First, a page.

Objective: Taller adult stature reflects early life advantages and is an indicator of improved economic and health outcomes, and thus the potential for better health, including reduced depression risk. As inadequate retirement pension provision is an increasing concern, we investigated whether health potential (indicated by height) was realised among those experiencing financial disadvantage in later life.
Design, setting and participants: Cross-sectional study of the population in England aged over 50 years and not resident in an institution. Participants (n = 9106) were members of the English Longitudinal Study of Ageing.
Main outcome measure: Depression assessed using the eight-item Center for Epidemiological Studies Depression Scale.
Results: Stratification by the lowest quintile of the net financial assets distribution defined adversity, and stature was dichotomised at the shortest quintile of height (sex standardised). After adjustment for sex, qualifications, occupation type, whether currently employed, age, ethnic origin and chronic illness, taller stature was associated with a statistically significant reduced risk of depression with an odds ratio of 0.7 (95% confidence interval 0.6 to 0.9) among those without financial disadvantage. No protection against depression was associated with taller stature among those with financial disadvantage (odds ratio 1.0; 95% confidence interval 0.8 to 1.3). Interaction testing confirmed effect modification by financial disadvantage for the association of height with depression (p = 0.005).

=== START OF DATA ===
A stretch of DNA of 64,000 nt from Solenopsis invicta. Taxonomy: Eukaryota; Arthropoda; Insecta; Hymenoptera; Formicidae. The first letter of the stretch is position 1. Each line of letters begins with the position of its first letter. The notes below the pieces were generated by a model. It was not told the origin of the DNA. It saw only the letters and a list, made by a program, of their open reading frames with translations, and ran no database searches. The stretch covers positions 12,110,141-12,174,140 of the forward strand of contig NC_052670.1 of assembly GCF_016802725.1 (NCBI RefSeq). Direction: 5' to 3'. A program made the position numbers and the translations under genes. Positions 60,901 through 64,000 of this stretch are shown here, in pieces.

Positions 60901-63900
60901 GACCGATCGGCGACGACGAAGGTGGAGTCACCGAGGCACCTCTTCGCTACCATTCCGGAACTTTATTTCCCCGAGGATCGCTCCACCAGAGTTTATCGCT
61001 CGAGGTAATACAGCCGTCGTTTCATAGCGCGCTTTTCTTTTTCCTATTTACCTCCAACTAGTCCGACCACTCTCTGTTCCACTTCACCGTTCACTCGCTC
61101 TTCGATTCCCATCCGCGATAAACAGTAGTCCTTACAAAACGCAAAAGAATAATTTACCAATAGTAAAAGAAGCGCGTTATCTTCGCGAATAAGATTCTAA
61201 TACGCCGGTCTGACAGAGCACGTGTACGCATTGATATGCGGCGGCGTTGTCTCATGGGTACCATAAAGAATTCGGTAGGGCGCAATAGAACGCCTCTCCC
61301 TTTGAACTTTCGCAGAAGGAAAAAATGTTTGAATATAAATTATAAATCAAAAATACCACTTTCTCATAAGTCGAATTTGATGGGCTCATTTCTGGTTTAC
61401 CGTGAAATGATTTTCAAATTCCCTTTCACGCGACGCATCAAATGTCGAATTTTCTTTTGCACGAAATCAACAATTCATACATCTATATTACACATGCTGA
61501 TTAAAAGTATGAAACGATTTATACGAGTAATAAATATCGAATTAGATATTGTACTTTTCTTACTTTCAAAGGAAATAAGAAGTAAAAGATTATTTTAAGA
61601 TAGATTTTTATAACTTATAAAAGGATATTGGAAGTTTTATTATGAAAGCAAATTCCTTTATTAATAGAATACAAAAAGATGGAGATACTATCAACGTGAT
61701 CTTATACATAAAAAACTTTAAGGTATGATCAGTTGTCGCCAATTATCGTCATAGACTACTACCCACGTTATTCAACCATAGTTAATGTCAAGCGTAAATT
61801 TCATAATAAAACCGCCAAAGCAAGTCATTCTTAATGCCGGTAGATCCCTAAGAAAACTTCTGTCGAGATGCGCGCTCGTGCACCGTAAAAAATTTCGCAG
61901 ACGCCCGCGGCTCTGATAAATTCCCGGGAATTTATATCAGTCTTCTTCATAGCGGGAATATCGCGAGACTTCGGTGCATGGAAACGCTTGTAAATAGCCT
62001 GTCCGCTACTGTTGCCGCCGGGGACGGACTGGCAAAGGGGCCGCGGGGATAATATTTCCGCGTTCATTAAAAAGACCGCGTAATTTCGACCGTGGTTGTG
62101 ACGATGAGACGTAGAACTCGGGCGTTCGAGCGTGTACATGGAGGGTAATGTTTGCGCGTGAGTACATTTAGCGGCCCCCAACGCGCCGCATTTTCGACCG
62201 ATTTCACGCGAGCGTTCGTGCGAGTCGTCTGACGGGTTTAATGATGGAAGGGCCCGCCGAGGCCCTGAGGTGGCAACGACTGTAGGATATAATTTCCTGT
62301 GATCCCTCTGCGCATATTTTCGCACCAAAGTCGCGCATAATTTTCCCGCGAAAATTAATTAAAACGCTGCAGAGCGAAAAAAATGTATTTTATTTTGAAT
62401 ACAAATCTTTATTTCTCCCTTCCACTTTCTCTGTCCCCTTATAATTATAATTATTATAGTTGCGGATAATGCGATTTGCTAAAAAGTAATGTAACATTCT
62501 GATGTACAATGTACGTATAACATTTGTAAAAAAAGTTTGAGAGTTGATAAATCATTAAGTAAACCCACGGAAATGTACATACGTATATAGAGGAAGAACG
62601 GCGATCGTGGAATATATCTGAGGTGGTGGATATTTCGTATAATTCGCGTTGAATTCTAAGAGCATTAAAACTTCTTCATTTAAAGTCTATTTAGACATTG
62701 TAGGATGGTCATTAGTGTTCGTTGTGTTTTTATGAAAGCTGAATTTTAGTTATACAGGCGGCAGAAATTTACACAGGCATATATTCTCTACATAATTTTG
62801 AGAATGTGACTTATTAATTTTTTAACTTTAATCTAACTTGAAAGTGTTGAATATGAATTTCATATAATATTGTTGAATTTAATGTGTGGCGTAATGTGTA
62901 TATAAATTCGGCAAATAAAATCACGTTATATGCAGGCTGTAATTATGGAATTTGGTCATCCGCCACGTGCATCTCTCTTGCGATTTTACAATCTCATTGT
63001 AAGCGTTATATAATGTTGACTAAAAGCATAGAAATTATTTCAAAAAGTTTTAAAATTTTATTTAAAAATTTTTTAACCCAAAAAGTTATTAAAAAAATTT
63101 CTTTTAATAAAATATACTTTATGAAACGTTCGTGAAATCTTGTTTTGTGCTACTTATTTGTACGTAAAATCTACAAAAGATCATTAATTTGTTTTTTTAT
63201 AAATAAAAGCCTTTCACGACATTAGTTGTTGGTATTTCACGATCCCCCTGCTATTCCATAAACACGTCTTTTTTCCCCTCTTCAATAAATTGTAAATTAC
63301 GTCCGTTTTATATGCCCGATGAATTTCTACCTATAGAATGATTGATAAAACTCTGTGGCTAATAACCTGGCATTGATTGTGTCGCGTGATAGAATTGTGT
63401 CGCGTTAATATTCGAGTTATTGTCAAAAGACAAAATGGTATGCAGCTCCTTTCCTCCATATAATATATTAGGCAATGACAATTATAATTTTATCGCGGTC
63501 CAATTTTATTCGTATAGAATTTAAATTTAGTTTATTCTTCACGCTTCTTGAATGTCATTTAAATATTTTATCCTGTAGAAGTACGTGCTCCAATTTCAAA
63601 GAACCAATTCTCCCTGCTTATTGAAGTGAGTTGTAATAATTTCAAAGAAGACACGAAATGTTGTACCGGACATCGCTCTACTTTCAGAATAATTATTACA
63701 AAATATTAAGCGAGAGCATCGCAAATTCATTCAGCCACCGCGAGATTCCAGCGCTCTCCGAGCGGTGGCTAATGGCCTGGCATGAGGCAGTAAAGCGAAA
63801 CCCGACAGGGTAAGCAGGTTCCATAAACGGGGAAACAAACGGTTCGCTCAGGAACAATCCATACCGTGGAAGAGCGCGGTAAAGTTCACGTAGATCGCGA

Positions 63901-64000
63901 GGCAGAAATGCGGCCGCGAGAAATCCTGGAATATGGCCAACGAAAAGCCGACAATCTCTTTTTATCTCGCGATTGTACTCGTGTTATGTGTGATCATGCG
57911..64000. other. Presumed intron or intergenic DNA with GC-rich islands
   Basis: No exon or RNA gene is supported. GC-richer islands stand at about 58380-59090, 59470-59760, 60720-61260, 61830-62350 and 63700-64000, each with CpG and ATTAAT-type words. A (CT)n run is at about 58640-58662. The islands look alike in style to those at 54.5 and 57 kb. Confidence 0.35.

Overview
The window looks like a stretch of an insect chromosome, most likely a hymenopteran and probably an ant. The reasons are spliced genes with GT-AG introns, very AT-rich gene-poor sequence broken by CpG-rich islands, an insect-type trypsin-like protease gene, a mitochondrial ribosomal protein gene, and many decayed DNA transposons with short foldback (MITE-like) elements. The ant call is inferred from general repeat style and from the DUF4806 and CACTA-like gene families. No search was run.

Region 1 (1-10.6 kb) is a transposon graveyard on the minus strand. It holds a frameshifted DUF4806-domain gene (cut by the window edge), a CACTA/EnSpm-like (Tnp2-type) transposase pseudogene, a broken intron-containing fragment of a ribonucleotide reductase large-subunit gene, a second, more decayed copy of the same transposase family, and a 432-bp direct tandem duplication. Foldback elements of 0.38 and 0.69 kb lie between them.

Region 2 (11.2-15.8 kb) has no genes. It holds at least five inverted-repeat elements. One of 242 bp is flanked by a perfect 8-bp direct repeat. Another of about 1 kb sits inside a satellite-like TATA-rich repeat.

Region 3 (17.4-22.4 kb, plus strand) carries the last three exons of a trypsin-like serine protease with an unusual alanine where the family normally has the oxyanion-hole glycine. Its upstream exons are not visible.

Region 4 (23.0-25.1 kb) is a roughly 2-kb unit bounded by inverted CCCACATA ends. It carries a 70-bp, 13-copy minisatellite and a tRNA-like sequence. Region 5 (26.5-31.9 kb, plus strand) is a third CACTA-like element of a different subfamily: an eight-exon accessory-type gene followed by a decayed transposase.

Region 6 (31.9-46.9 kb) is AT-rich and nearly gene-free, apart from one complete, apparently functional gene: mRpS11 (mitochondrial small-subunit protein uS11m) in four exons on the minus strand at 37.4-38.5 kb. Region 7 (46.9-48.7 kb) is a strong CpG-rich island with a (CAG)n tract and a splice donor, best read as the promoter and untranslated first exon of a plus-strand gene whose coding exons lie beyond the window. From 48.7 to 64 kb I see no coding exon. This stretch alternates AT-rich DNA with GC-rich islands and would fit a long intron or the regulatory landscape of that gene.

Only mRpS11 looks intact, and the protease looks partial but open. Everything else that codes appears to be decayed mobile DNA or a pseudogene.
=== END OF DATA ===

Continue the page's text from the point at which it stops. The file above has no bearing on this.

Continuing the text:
Conclusions: Although taller stature, indicating favourable childhood conditions, is associated with a decreased risk of depression, this benefit is eliminated by financial disadvantage at older ages. Adequate financial provision for older people is required to maximise the health potential imparted by beneficial conditions in earlier life.
Statistics from Altmetric.com
Funding: This project was supported through the Capability and Resilience Network funded by British Economic and Social Research Council grant L326253061.
Competing interests: None.
If you wish to reuse any or all of this article please use the link below which will take you to the Copyright Clearance Center’s RightsLink service. You will be able to get a quick price and instant permission to reuse the content in many different ways.